How to tell the difference between a frog and a toad

Have you seen a frog or a toad? Pat Morris explains how you can tell them apart. 

Common frog

In early spring, both frogs and toads spawn in shallow water, but at other times, either may be found away from ponds, in long grass or sheltering under stones and logs.

Both tend to be more active at night and avoid sunshine.

Toads can cope better with dry conditions, whereas frogs are rarely seen away from damp areas.

FACTFILE: COMMON FROG Rana temporaria (pictured above

Skin: Smooth and moist

Colour: Highly variable – anything from olive-yellow to grey-brown

Nose: Pointed

Hindlegs: Longer than head and body

Shape: A sleek, athletic-looking creature

How does it move? Often jumps and rarely crawls; its leap can be longer than its body length.

Is it poisonous? No. Many predators eat frogs – foxes, owls, herons and polecats, to name but a few.

Where is it found? All over mainland Britain and Ireland, though scarce or absent in mountains.


  • Their skin is thin and used for respiration. It loses water easily, so frogs need to stay in damp places.
  • They are common in gardens, but scarcer in the countryside due to pesticides and land drainage.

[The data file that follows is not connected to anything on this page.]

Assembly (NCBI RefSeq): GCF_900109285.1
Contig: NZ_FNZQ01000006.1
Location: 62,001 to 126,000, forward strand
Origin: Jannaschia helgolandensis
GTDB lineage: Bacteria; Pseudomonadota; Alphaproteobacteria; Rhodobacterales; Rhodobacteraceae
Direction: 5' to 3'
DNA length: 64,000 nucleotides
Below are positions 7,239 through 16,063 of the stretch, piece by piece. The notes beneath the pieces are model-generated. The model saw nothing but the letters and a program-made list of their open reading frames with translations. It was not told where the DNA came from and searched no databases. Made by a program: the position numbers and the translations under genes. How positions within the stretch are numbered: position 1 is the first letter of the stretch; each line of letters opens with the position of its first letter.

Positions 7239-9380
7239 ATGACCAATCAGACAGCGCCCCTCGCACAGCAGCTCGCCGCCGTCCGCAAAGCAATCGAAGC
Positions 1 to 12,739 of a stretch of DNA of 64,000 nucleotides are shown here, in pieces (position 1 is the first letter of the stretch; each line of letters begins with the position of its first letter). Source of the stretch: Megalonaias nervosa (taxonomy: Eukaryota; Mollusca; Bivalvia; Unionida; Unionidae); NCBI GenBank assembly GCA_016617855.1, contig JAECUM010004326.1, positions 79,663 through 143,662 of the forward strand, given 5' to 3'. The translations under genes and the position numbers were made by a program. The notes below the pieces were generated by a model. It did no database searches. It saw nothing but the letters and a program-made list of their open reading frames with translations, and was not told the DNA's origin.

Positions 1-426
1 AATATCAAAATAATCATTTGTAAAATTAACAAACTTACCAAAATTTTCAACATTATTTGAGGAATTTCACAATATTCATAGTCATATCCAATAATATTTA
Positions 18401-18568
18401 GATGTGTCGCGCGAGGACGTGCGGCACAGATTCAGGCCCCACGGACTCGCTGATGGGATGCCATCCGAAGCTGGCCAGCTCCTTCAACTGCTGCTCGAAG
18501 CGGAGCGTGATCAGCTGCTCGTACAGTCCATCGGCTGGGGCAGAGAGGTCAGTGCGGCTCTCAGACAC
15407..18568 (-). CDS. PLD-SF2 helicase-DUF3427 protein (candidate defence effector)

• Takes about three years to reach full adult size.

© Ian Redding/iStock

FACTFILE: TOAD Bufo bufo (pictured above

Nose: Rounded, almost semi-circular

Markings: No dark streak behind eye 

Colour: Varies from olive-brown to green

Skin: Warty and dry

Shape: Rather dumpy and not athletic

Hindlegs: Shorter than head and body

How does it move? Usually crawls. If it jumps at all, it will be less than the length of its body.

Is it poisonous? Yes. Prominent raised glands on its shoulders and neck exude a mild poison, while skin glands are distasteful to predators.

Where is it found? All over mainland Britain, but not in Ireland or mountains.


  • Their skin is more waterproof than frogs’, so toads can survive in drier places.
  • Common in gardens and countryside, including woodland.
  • Found up to 2km from nearest breeding pond. Presence of fish in ponds does not deter them.
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